One review – two stubborn clowns form a political potboiler

Battersea Arts Centre, London
Talking over each other, getting the audience to choose the ending: Bert and Nasi’s new show may look scrappy but it’s highly relevant

Maybe it’s a state-of-the-nation piece, or maybe it’s a pair of petty idiots wasting our time. In this marvellously scrappy show – a seesaw of sliding power – two stubborn clowns desperately search for the right nerve to snap in the other.

Lack of communication reigns as Bertrand Lesca and Nasi Voutsas talk across, over and under each other. Nasi stands at the top of a ladder. Bert pleads with him to come down. Nasi refuses. “This,” he says, waving his hand to imply the distance between them, “works for me.” Sanity unspools as each refuses to compromise in a series of physical and verbal games of tug-of-war; the rope being their bodies, their accents, their feelings for the other. They retreat and attack like mosquitoes avoiding a swatting hand.

They are ugly in their impudence, though just as entertaining to us as they are frustrating to each other. We’re quickly dragged into the conflict as they make us pick sides. Do we condone their cruelty? Can we make them stop? When will we stop playing along? Tensions escalate until Bert is threatening to knock over an audience member on his bike on their walk home.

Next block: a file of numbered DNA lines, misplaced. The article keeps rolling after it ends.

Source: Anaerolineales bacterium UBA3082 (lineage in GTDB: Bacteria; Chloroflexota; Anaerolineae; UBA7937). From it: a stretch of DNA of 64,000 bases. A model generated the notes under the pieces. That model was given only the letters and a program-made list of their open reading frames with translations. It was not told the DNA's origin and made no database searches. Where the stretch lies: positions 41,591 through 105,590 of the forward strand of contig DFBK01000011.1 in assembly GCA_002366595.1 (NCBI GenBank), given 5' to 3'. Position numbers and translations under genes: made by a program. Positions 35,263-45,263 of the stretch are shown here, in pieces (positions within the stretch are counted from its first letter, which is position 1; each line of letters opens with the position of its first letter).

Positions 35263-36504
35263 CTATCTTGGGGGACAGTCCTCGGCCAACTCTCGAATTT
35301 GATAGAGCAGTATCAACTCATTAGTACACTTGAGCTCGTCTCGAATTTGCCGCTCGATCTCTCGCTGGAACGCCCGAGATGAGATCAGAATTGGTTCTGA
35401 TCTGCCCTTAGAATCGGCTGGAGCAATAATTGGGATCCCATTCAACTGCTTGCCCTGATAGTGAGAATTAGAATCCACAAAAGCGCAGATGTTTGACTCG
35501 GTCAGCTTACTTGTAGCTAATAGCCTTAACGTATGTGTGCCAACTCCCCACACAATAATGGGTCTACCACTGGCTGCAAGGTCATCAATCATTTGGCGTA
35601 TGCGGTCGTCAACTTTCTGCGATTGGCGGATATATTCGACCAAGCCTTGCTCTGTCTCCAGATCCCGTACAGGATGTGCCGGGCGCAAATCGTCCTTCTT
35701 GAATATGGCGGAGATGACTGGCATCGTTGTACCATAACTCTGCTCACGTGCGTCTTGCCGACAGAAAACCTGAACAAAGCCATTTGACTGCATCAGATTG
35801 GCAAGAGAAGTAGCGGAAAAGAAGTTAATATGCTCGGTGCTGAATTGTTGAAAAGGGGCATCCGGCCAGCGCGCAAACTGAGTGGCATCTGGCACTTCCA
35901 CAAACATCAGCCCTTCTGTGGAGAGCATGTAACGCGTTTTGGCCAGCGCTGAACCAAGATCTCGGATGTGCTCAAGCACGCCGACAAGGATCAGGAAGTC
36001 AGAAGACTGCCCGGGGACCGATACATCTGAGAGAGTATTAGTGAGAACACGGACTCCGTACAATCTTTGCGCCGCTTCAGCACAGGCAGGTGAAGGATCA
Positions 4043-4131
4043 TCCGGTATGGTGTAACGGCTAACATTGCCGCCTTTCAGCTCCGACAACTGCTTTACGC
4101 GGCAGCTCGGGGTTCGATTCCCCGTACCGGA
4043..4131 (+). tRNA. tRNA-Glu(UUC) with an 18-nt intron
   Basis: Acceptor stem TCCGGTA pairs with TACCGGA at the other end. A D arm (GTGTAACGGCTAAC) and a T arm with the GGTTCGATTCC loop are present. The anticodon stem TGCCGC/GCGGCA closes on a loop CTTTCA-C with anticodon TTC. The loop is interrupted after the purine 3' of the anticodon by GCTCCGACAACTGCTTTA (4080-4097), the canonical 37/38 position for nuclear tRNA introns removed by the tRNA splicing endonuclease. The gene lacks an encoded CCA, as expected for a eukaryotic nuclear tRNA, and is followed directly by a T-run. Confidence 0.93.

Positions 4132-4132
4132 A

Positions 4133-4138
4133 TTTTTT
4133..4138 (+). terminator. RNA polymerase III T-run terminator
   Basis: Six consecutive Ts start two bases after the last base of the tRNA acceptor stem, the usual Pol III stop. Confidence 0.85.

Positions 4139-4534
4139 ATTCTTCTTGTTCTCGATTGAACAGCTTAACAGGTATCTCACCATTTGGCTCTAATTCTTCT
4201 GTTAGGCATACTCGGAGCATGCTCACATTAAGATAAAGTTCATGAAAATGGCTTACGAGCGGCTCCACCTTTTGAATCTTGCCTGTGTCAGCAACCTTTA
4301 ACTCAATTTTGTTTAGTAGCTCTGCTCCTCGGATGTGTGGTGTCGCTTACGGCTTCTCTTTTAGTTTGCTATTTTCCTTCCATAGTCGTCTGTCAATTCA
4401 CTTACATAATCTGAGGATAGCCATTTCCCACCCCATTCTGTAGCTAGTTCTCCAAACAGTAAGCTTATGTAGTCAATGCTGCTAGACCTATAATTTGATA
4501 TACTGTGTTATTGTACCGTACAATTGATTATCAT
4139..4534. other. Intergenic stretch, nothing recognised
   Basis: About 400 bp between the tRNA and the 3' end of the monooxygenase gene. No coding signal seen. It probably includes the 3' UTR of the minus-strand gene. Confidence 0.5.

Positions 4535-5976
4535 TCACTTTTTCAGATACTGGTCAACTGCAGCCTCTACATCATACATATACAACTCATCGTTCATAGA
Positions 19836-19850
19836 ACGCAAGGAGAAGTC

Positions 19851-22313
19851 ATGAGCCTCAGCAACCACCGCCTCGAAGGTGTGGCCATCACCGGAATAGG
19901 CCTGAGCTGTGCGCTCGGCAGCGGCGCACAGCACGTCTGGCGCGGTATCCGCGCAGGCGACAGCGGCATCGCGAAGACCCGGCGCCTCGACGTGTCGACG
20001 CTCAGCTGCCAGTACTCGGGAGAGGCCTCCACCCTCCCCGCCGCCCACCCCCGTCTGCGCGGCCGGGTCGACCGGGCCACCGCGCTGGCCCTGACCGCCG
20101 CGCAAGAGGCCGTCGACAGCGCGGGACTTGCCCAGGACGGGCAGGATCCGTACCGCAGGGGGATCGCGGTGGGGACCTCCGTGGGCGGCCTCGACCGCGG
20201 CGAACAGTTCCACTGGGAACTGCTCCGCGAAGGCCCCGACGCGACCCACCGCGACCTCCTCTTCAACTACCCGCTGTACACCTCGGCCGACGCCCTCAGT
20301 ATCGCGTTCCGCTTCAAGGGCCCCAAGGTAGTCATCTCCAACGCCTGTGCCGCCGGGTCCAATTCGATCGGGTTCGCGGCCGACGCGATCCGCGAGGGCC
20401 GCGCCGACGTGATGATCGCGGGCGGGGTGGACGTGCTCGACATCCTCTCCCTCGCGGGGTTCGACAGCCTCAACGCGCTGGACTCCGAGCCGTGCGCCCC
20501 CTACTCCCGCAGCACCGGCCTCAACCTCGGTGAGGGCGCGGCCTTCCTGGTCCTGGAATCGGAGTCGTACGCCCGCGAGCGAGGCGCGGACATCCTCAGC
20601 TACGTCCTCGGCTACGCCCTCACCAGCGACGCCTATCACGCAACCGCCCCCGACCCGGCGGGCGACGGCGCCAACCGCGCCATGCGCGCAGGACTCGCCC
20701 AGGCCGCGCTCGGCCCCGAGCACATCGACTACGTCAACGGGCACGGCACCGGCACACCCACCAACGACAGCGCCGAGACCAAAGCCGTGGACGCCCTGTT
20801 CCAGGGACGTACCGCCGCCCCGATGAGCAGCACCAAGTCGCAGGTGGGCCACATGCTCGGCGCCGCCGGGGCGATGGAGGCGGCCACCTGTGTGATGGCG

One is the finale of Bert and Nasi’s political two-hander trilogy, following Eurohouse, which dealt with the scuffles between EU member states, and Palmyra, which grappled with the destruction of the ancient Syrian city through broken crockery. Unlike the previous two shows, One is not centred on a particular conflict, but you only have to look to Westminster or the White House to see the same games being played.

The shape of the show is as aesthetically scruffy as their battles are emotionally petty. But in their exhaustion, there are glimmers of something past the violence and competition. We are given multiple options for the closing scene and, tonight, we choose the happy ending. As Bert and Nasi find space for compromise with action rather than language, there is a gesture towards tenderness. In the way they dance and hold each other, there is hope for something kinder. If only our country could enjoy such an elegant outcome.


Contributor

Kate Wyver

The GuardianTramp

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